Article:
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ARS Home » Pacific West Area » Aberdeen, Idaho » Small Grains and Potato Germplasm Research » Research » Publications at this Location » Publication #245869

Title: Effect of potato virus Y on yield of a clonal selection of Russet Norkotah

item Whitworth, Jonathan
item HAMM, P - Oregon State University
item MCINTOSH, C - University Of Idaho

Submitted to: American Journal of Potato Research
Publication Type: Peer Reviewed Journal
Publication Acceptance Date: 2/1/2010
Publication Date: 4/16/2010
Citation: Whitworth J.L., Hamm, P.B., McIntosh, C.S. 2010. Effect of potato virus Y on yield of a clonal selection of Russet Norkotah potato. Amer J Potato Res. 87:310-314.

Interpretive Summary: The variety Russet Norkotah is very susceptible to and has a latent reaction to Potato virus Y (PVY). Line or clonal selections of Russet Norkotah with more vigorous vines and later maturity dates have lead to higher yields compared to the standard Russet Norkotah (RN). PVY can cause yield reduction up to 40%, but no studies have been done on the amount of yield reduction in a later maturing clonal selection. This work compared RN and Russet Norkotah selection 3 (RN3-late maturing line) yields when infected with seed-borne PVY, current-season PVY, and no PVY. Results showed that PVY yield reduction can be comparable in RN3 and RN. Also the trend evident in all three years of the trial was that the seed-borne PVY caused the highest yield reduction followed by current-season PVY. Yield reduction was due to both smaller tubers and lower tuber numbers in PVY infected plants compared to no-PVY plants.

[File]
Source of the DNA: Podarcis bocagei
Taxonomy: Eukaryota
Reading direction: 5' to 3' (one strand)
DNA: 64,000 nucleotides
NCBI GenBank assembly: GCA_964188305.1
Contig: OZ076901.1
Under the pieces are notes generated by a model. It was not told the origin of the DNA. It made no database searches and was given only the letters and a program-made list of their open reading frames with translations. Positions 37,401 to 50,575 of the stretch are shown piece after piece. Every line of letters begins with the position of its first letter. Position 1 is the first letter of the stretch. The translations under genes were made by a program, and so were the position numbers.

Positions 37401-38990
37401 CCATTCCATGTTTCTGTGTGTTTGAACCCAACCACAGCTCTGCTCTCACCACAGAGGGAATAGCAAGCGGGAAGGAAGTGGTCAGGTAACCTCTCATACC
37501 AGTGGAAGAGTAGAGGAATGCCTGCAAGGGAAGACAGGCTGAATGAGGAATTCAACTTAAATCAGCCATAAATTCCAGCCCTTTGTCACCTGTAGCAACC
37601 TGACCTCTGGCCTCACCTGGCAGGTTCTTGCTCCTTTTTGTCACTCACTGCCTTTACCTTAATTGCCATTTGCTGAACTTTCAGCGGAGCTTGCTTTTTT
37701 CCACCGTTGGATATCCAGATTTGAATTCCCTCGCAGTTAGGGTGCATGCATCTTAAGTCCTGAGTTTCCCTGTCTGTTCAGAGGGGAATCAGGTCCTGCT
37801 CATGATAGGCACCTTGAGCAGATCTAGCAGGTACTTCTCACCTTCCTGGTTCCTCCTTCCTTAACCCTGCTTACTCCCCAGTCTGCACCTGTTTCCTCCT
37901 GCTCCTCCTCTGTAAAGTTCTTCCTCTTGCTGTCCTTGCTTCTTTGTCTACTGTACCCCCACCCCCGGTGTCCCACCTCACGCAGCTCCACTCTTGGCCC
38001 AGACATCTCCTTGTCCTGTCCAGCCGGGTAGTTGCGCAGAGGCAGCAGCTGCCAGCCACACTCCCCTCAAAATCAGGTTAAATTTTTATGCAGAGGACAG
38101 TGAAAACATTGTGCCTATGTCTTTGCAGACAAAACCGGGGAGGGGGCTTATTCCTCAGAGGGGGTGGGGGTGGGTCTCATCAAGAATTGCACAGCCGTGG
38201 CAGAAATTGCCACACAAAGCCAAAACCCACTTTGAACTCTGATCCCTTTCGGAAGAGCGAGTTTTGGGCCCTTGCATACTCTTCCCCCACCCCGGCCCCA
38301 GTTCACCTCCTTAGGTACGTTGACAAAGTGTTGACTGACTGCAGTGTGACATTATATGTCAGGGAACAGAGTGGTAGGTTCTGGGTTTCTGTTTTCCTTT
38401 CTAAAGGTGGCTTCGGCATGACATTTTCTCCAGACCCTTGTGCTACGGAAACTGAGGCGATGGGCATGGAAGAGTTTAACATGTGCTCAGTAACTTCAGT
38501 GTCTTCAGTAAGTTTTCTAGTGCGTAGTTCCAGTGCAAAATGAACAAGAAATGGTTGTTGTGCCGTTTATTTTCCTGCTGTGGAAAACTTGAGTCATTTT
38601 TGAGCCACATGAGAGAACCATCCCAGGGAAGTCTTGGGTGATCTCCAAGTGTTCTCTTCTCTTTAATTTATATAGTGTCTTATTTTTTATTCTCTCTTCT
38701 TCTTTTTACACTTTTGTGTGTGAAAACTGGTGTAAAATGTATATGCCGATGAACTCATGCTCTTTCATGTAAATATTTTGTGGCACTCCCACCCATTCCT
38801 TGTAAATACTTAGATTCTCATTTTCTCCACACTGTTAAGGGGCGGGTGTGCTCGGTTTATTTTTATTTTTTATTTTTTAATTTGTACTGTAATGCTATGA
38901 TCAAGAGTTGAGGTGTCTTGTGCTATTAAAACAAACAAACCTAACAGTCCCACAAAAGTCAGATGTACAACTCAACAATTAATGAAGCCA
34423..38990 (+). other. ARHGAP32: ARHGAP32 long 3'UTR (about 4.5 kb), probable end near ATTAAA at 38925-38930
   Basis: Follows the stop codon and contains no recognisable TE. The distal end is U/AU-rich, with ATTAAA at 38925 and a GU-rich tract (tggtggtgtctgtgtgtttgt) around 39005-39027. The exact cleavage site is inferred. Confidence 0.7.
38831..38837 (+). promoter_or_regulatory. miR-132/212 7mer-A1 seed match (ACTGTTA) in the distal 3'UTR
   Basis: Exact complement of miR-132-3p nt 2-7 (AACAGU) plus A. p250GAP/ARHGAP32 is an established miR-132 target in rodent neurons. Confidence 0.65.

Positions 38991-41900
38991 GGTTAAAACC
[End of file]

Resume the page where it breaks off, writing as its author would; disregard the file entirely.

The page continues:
Technical Abstract: Successful selection of Russet Norkotah lines have produced larger, more vigorous vines and higher yields than the standard Russet Norkotah (RN). A significant disease, Potato Virus Y (PVY), while producing mild or “latent” symptom in this cultivar, has been shown to be significantly reduce yields. To determine PVY’s effect on yield, PVY infected RN and Russet Norkotah selection 3 (RN3) yields were compared after planting in Hermiston, Oregon in 2001, 2003, and 2006. After emergence, individual plants were ELISA tested for PVY multiple times during the growing season to confirm infection. Plants were categorized when infected; 1) current season, 2) seed borne or 3) “no PVY”. At harvest, total and marketable yield data was collected. RN3 produced higher total yields than RN, regardless of infection categories. Yield of RN and RN3 was reduced due to PVY in the following order; no PVY<